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A Lady In White
Tuesday, January 31, 2006   By: Juan Paxety

A family story

From Net For Cuba

Written by: Ana B. Aguililla Saladrigas

January 30, 2006

Havana, Cuba - Toward the end of last year and since the beginning of 2006, Cuban authorities have taken new repressive measures against our husbands, who are prisoners of conscience in Cuba, and their families.

My husband, Francisco Chaviano González, a prisoner of conscience in Cuba who has had to serve many years in prison, and I are no exception.

On December 28 during one of our scheduled visits, he told me that he was being severely mistreated and that he was not allowed to have the necessary food and rations that we bring to him. Consequently, I had to react strongly and go through procedures with the prison authorities until they allowed me to bring him his provisions at the end of the visit.

During the first days of this year, the State Security official that attends to my husband’s case, a man known as “Jorge,” told him that his application for minimum security prison status was not approved by the General Directors of Jails and Prisons, where his cased was being considered. This is also something that indicated a step backward concerning Chaviano’s case since this same official had told us at the end of November that my husband’s application had already been approved.

I have heard of prisoners of conscience whose family members have been treated severely during inspections and of others who have had the time between their visits increased. According to our experience, these measures have been taken because of the activities that the Ladies in White (las Damas de Blanco) have recently carried out and because of the acclaim they have received. But, for my husband Francisco Chaviano and for our family, these measures have been taken many times before.

For us, problems began in 1991. In December of that year, State Police ordered my husband to leave the country with the threat that if he did not leave, he would be sentenced to 15 years in jail, and they added “…we have a very sharp mind and many things can occur to us…” They carried out their word - posters on the walls against members of our family, broken windows, a cut-off of our electricity during the early morning hours, and acts of repudiation, among other things. Our two older children had to leave the country. Three months later, they incarcerated my husband and gave him the 15 years they promised, taking advantage of the fact that two officials of Department 21 of Counter-intelligence made a Secret Revelations to him about the nature of the aggressions of which we were being victims.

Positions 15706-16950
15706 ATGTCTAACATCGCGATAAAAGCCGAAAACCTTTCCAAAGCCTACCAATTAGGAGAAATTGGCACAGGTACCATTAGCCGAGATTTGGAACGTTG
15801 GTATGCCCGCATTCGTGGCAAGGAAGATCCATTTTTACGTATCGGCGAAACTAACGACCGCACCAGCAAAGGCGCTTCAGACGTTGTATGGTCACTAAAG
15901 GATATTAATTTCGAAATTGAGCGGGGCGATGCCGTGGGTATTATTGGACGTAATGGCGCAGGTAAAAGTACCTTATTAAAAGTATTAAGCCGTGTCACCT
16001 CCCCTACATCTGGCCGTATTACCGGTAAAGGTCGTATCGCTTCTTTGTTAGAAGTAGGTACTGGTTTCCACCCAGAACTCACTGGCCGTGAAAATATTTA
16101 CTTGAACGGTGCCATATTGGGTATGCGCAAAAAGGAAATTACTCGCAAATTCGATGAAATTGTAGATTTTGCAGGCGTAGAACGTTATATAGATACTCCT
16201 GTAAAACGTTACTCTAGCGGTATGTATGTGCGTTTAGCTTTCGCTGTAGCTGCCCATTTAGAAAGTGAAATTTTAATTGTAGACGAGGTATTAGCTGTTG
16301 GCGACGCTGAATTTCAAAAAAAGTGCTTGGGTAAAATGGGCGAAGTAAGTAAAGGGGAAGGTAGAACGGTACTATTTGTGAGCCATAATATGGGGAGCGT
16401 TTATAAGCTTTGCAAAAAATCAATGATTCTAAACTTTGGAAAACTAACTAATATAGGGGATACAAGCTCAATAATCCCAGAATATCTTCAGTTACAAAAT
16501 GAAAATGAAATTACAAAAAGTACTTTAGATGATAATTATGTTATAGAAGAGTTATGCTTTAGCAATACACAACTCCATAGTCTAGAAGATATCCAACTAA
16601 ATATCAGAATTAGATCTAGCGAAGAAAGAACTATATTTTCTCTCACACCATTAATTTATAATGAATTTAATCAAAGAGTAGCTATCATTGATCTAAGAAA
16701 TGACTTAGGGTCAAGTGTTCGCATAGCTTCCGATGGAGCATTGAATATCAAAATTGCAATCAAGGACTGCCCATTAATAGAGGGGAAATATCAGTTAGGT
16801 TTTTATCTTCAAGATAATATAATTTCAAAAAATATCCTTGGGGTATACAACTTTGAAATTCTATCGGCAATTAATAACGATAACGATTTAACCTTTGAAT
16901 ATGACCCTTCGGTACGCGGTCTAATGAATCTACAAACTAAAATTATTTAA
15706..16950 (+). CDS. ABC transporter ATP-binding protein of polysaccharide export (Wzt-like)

From 1999 until 2003, we were not permitted to visit my husband in prison, and he was taken to punishment cells on several occasions where he was physically mistreated.

Toward the end of 2003, a change of policy came about for us. It was communicated to us that they would set my husband free, and we thought that our ordeal would end. Around the middle of 2004, authorities released the principal official of Department 21 of State Security who had revealed the secrets (the other was freed in 1998); they were the only ones responsible and deserving to be imprisoned since Chaviano did not work for the State and acted in his own defense.

Instead of freeing my husband, everything became a sadistic joke. They beat him up and sent him to a punishment cell, and that was it.

So many years of mistreatment and enclosure without exposure to the sun as frequently as he needs it have produced a lesion on his lung that, according to doctors, requires a delicate operation. Nevertheless, his illness does not seem to matter to the government. They will not free him in spite of the fact that his sentence ended four years ago.

My husband, Franciso Chaviano González, has been in prison for 12 years, making him the longest imprisoned human rights activist in the Americas and making me a senior member of the Ladies in White.

In the last few years, as soon as authorities announce his upcoming release from jail, they have begun a sordid game. To mess around with my husband, they promise him over and over again that he will be freed, next month or the one after that, and then nothing. They admit him to the hospital and dismiss him without completing examinations or giving him adequate treatment. We have also seen it necessary to send our young daughter who remained with us out of the country.

I make a plea to human conscience to join us in asking our government to respect the pain and suffering caused by the imprisonment of our loved ones, allowing at least a normal life for our families, including an adequate system of visits and treatment during them.

In addition, I add to this the demand that my husband be released according to what is stipulated in Cuban laws before his condition further worsens.

“Remember the prisoners as if you were one of them.”
Hebrews 13: 3

Translation: Tanya S. Wilder / Human Rights Committee / Coalition of Cuban-American Women / Email: [email protected]

Updage - Bosneslife is also concerned about González.

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